Rugby World Cup 2015: Samoa vs South Africa Prediction



After the almighty shudder that reverberated around the rugby world last weekend when Japan defeated the mighty Springboks, Heyneke Meyer and his team will be looking to rectify the situation with a positive performance against a Samoa team that opened their own World Cup account with a win over USA.


Still reeling from last weekend, the wounded Springboks will be out to prove that they are still contenders to win this World Cup. Meyer has made eight changes to the team that were defeated last weekend and has stated that is time to go back to basics and dominate through their physicality.

Bismarck du Plessis, a try-scorer against Japan, drops out of the match day 23 entirely and is replaced by Adriaan Strauss. Strauss made a real impact when coming off the bench last week with a barnstorming run for a try and that has clearly tipped the balance for his selection.

The impressive Lood de Jager also loses out and finds himself on the bench, being replaced by Cape Town’s Eben Etzebeth. Etzebeth is a class act and will soon enough be placed in the ‘World Class’ category. He and Victor Matfield will form a tried and tested partnership in the second row.

Duane Vermeulen’s return from injury is one of the most important additions to this team. Last week, Schalk Burger covered the role at number eight admirably but when you are playing against a team as physical as the Samoans, you need players like Vermeulen to help front up. As a ball carrier, Vermeulen is a wrecking ball, someone who carries the ball up to the gain line with ferocity and will enable the quick ball desired by the back line.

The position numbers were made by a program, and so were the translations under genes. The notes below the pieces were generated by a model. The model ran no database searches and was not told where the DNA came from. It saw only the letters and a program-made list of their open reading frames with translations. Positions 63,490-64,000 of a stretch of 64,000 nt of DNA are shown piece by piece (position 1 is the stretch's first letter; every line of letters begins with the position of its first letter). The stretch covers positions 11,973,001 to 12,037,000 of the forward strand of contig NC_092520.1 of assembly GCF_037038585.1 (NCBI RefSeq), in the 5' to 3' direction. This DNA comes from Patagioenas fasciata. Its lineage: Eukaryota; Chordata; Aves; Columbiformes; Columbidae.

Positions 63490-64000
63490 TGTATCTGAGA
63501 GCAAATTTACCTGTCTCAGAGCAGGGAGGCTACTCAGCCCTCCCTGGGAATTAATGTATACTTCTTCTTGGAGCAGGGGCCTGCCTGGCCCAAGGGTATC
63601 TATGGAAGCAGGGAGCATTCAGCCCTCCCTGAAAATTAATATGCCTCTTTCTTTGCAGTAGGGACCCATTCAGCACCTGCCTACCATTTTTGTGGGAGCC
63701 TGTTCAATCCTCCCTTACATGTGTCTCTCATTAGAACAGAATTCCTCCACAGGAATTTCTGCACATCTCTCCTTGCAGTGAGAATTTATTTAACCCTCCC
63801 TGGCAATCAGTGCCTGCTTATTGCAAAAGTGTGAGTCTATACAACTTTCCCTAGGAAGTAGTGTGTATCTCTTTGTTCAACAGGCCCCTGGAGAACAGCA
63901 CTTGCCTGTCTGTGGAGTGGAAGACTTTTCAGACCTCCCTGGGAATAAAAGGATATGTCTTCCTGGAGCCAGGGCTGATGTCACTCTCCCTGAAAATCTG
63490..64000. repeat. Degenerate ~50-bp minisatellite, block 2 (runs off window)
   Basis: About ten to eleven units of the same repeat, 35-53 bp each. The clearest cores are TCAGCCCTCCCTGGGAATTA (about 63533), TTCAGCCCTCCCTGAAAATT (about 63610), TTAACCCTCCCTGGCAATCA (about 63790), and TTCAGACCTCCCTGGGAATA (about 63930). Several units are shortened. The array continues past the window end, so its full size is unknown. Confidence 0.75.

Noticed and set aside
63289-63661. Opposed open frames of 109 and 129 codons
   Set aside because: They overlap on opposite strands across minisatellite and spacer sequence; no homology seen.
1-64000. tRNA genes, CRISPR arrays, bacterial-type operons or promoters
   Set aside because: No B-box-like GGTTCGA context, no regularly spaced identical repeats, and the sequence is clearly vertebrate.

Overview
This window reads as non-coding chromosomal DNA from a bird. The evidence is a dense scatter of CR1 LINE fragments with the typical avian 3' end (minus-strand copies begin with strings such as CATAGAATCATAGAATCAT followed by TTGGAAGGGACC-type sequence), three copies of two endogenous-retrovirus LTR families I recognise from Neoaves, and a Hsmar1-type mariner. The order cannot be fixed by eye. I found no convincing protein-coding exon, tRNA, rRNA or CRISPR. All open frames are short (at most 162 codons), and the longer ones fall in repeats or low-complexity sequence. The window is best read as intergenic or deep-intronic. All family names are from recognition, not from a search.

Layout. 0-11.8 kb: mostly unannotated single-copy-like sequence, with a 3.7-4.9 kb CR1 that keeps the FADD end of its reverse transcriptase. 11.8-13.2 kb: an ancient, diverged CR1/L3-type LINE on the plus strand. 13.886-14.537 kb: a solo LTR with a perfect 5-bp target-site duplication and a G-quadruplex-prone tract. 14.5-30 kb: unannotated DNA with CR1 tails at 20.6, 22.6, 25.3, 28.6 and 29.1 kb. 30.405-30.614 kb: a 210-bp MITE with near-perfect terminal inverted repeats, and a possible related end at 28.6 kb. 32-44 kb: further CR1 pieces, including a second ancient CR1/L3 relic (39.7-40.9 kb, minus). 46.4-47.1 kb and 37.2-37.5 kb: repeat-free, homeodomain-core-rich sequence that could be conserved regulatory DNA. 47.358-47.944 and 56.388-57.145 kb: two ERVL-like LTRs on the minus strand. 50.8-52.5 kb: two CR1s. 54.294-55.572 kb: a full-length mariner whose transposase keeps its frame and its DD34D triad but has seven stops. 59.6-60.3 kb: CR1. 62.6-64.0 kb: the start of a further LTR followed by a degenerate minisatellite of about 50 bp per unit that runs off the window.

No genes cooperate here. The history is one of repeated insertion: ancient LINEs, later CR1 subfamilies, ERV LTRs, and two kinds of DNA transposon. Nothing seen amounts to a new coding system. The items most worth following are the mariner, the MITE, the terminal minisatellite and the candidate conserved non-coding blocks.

Meyer has completely changed his half back partnership. Fourie du Preez comes in at nine and Handre Pollard ousts Pat Lambie at fly half. Du Preez impressed against Japan when he came on and put pace on the ball. Pollard is not the finished article but on his day, he can really open up defences with ball in hand.

The ever-spritely Willie le Roux will be chomping at the bit to get going on Saturday. The full back, who was rested for the first match of the tournament, gives the Springboks an edge that was missing last weekend. He can attack from anywhere with devastating effect and I’m sure, with the beauty of hindsight, that Meyer wishes he picked him last Saturday.

If Jean de Villiers wasn’t the captain then his place in the team would surely have been at risk. Lightweight against Japan and nowhere near his best defensively, he moves to outside centre at the expense of Jesse Kriel. Damian de Allende comes in and he possesses what De Villiers is now lacking: size and power.

One to watch: Willie le Roux

Le Roux is one of the established stars of this Springbok outfit and how he was missed last weekend. He can score from anywhere and at any moment. Sharp off the mark, his running and ability to bring other players into the game is exemplary. His kicking game is also something that he has developed during his time in a Green shirt. Last week, Zane Kirchener kicked appallingly and never relieved any pressure from the oncoming wave of Japanese attacks. Le Roux must do better.


Samoa stuttered over the line in their opening weekend defeat of USA and rarely looked like controlling the match to put them out of sight. They, also, have rung the changes. The biggest surprise is that fly half, Tusi Pisi has been dropped to make way for Mike Stanley. The sole reason for this will be for Stanley’s superior kicking ability. If you have a chance to get points against a Tier One nation, then you must take them.

A piece of history could also be made by Samoa on Saturday. Tusi Pisi is joined on the bench by his brother George, whilst fellow sibling Ken takes his place on the wing. If they all come on then this will be the first time that three brothers will have been on the same field at a World Cup.

Family history also beckons for the Tuilagi dynasty. If Vavei Tuilagi makes an appearance then he will be the fifth Tuilagi brother to make an appearance at a World Cup. Northampton Saint Ken Pisi and Alesana Tuliagi are familiar Premiership faces so seeing the giant winger batter his way up the field will be nothing new for viewers at home.